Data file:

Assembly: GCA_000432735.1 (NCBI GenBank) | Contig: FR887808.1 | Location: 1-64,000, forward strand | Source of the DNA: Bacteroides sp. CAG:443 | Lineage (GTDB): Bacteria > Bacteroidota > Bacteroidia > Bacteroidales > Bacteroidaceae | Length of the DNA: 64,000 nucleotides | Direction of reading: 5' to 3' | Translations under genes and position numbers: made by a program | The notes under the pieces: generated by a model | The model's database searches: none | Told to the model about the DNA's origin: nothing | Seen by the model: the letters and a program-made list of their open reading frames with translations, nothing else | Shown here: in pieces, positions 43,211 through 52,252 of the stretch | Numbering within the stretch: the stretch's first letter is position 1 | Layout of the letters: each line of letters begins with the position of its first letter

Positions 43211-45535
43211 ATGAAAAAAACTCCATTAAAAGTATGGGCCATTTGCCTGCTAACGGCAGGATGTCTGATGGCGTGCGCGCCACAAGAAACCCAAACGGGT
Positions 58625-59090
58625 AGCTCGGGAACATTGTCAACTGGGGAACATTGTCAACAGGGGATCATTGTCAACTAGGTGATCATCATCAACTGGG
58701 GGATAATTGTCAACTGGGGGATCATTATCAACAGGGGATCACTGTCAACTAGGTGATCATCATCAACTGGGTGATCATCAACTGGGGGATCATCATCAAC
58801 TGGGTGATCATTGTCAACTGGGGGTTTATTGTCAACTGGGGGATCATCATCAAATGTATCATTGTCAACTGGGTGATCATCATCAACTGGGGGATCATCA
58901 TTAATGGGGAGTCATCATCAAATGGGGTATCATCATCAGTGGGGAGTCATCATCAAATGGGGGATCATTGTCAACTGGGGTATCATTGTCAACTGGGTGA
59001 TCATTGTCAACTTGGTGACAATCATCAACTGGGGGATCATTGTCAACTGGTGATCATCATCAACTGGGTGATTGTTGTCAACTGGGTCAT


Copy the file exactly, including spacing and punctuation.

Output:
Assembly: GCA_000432735.1 (NCBI GenBank) | Contig: FR887808.1 | Location: 1-64,000, forward strand | Source of the DNA: Bacteroides sp. CAG:443 | Lineage (GTDB): Bacteria > Bacteroidota > Bacteroidia > Bacteroidales > Bacteroidaceae | Length of the DNA: 64,000 nucleotides | Direction of reading: 5' to 3' | Translations under genes and position numbers: made by a program | The notes under the pieces: generated by a model | The model's database searches: none | Told to the model about the DNA's origin: nothing | Seen by the model: the letters and a program-made list of their open reading frames with translations, nothing else | Shown here: in pieces, positions 43,211 through 52,252 of the stretch | Numbering within the stretch: the stretch's first letter is position 1 | Layout of the letters: each line of letters begins with the position of its first letter

Positions 43211-45535
43211 ATGAAAAAAACTCCATTAAAAGTATGGGCCATTTGCCTGCTAACGGCAGGATGTCTGATGGCGTGCGCGCCACAAGAAACCCAAACGGGT
Positions 58625-59090
58625 AGCTCGGGAACATTGTCAACTGGGGAACATTGTCAACAGGGGATCATTGTCAACTAGGTGATCATCATCAACTGGG
58701 GGATAATTGTCAACTGGGGGATCATTATCAACAGGGGATCACTGTCAACTAGGTGATCATCATCAACTGGGTGATCATCAACTGGGGGATCATCATCAAC
58801 TGGGTGATCATTGTCAACTGGGGGTTTATTGTCAACTGGGGGATCATCATCAAATGTATCATTGTCAACTGGGTGATCATCATCAACTGGGGGATCATCA
58901 TTAATGGGGAGTCATCATCAAATGGGGTATCATCATCAGTGGGGAGTCATCATCAAATGGGGGATCATTGTCAACTGGGGTATCATTGTCAACTGGGTGA
59001 TCATTGTCAACTTGGTGACAATCATCAACTGGGGGATCATTGTCAACTGGTGATCATCATCAACTGGGTGATTGTTGTCAACTGGGTCAT